1. Include Vocation Awareness components at each grade level of religious education. Each grade can do a special project — some children might interview clergy/religious and write a report. The reports can be put into a resource booklet.
2. Have a guest priest or sister speak at Masses on Vocation Sunday and visit the religious education classes to describe vocation and answer questions.
3. Sponsor a holy hour/Benediction for vocations, especially on the feast of Corpus Christi.
4. Have public recitation of the diocesan vocation prayer at Masses on Sunday: e.g. After prayer of intercession; after Communion, after Mass
5. Provide and promote Eucharistic adoration on a regularly scheduled basis, particularly asking for prayer for vocations.
6. Send greeting cards to each of the seminarians at the beginning of a new semester, holidays, exam times, closing of a semester, ordination, birthday, and so forth.
7. Send spiritual bouquets to the Holy Father, to priests, brothers and sisters or to seminarians on special anniversaries, or have them deposited as spiritual offerings in a basket for that purpose in the church.
8. Provide group holy hours in church. e.g. youth; parents; senior citizens
9. Supply material for bulletin boards— pictures of the seminarians, the pastor or other vocation interest materials ordered from religious orders.
10. Institute the Traveling Crucifix Program, or use a statue of Mary, a statue of the Sacred Heart, or a statue of a saint, for family prayer in the home. Several churches have three items circulating throughout the parish at a time. Others do this activity two or three months in a year, not continuously, to make it a special event every time.
11. Handcrafted tote bags for transportation of statues with prayer materials, or for religious vocation literature are a great project for women of the parish. Where the prayer item is not presented ceremonially at Mass or after Mass, bags of vocation literature may be borrowed and returned to a designated place in the church.
12. Sponsor poster/coloring/essay contests with prizes and exhibition of results. e.g. can be done with Serra, K of C, inter-parish, or inter-school
13. Older students can present Living Stations of the Cross, organized by the PVC.
14. Encourage interviews of pastor, priests, sisters, brothers for the school newspaper or parish bulletin... especially on how they discerned their ‘call’.
15. Create a parish website with vocation information, or listing of sites where vocational topics can be explored.
16. Collage created of photos of priests, brothers and sisters native to the parish.
17. Seminarian pictures and brief write-ups, photographs changed monthly.
18. Have the vocation prayer printed on refrigerator magnets and distribute to the parish.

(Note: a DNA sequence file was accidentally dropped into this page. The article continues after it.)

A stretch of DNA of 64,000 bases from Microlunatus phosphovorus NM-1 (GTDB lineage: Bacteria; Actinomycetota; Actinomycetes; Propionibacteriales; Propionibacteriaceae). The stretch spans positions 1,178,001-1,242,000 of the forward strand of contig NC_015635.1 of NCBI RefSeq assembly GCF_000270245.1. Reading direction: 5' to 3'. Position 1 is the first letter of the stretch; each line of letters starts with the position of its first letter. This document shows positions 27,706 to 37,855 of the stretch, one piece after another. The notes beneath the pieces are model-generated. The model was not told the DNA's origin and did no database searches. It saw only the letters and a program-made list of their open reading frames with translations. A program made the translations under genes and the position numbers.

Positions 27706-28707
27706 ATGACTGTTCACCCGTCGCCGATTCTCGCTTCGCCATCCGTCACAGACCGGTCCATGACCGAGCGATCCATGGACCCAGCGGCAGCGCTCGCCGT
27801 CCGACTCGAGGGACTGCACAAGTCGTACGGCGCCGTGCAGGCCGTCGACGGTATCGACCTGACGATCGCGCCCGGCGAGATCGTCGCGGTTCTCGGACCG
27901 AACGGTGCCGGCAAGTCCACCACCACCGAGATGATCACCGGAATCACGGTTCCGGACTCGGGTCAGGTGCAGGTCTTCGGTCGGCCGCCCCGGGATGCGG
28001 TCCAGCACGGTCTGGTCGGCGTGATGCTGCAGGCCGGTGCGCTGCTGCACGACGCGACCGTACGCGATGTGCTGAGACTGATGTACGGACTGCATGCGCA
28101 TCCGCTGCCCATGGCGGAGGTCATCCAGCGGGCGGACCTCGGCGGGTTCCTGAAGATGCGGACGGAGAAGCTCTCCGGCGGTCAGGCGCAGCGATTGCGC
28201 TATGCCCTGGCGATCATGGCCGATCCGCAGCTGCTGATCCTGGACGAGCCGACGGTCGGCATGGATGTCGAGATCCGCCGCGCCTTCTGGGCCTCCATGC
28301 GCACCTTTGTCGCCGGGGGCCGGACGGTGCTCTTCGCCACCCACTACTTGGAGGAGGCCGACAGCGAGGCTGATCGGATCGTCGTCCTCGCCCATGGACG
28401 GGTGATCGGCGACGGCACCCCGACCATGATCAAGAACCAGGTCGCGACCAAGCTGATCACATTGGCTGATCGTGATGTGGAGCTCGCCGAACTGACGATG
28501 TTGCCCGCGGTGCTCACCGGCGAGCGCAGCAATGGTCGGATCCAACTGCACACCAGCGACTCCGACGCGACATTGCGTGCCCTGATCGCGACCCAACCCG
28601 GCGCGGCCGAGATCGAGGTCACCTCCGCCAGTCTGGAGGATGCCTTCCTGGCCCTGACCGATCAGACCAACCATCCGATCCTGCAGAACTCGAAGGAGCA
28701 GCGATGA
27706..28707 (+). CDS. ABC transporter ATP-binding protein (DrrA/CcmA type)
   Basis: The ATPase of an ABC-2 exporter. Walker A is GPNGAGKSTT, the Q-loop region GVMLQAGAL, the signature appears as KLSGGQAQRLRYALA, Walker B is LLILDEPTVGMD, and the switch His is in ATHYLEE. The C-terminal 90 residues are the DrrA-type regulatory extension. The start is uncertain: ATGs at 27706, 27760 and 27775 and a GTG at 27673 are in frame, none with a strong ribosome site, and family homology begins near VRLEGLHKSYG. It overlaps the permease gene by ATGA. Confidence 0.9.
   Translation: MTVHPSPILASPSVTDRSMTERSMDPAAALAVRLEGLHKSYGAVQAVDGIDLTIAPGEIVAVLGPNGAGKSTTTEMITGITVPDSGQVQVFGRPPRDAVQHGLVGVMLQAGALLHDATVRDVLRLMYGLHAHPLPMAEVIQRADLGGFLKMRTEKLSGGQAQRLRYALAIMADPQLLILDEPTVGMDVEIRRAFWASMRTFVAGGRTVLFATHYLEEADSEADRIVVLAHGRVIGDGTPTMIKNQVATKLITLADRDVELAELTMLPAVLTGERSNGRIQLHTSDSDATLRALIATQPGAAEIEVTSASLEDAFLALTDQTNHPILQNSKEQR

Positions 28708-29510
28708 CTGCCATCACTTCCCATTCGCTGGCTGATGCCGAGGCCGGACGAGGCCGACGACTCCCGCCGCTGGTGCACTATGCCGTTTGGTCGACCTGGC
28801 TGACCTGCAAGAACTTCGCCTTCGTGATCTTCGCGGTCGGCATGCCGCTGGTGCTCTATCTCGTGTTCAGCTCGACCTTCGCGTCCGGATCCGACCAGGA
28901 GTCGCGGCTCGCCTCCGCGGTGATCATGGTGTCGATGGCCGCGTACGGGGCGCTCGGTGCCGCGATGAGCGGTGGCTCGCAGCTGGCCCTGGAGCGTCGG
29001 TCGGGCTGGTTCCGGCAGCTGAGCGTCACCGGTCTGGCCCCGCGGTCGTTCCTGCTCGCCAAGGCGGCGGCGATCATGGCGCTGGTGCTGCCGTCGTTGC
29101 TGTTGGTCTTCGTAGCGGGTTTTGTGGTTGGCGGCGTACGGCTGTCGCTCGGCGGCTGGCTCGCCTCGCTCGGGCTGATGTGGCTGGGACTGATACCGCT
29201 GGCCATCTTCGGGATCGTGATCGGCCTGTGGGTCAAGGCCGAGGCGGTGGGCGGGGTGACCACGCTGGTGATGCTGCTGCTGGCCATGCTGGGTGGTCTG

19. Have Exposition of the Blessed Sacrament by a designated Eucharistic Minister, and reposition when Benediction is not possible. Benediction by a priest or deacon when they are available.
20. Compile a Resource Book for reference and enrichment. An article about priests or religious, the breadth and depth of their call, lifestyle, and the types of ministry even obituaries, jubilee write-ups... anything that educates is appropriate.
21. Coordinate regional or cluster vocation awareness afternoons, presenting area priests and religious as role-models, speakers.
22. Insert the diocesan vocation prayer cards in the hymnals or missalettes.
23. Do something creative! One parish hung a priest’s cassock and a sister’s habit in the church for prayer until someone from the parish decided to pursue a vocation. It worked!
24. Use the VOCATIONize program at one meeting of every parish committee. Names of potential candidates are submitted to the pastor; follow-up by the PVC, the committee or the pastor as he designates.
25. Schedule time for Eucharistic Adoration - First Friday, First Saturday, or some other time - to encourage prayer for vocations.
26. Provide prayer aids... leaflets, prayer cards... for personal prayer for vocations.
27. Promote the lives of the saints in various ways, e.g. in the bulletin, on the bulletin board, on posters, in a bibliography, have a sale-table for holy cards with depictions and prayers to the saints.
28. Start a vocation library! Begin by starting a scrapbook of pictures and articles relating to priesthood and religious life. Encourage others to contribute materials.
29. Sponsor presentations, especially by seminarians - in the classroom, at meetings, or from the pulpit. (Arrange through Vocation Promotion Office!)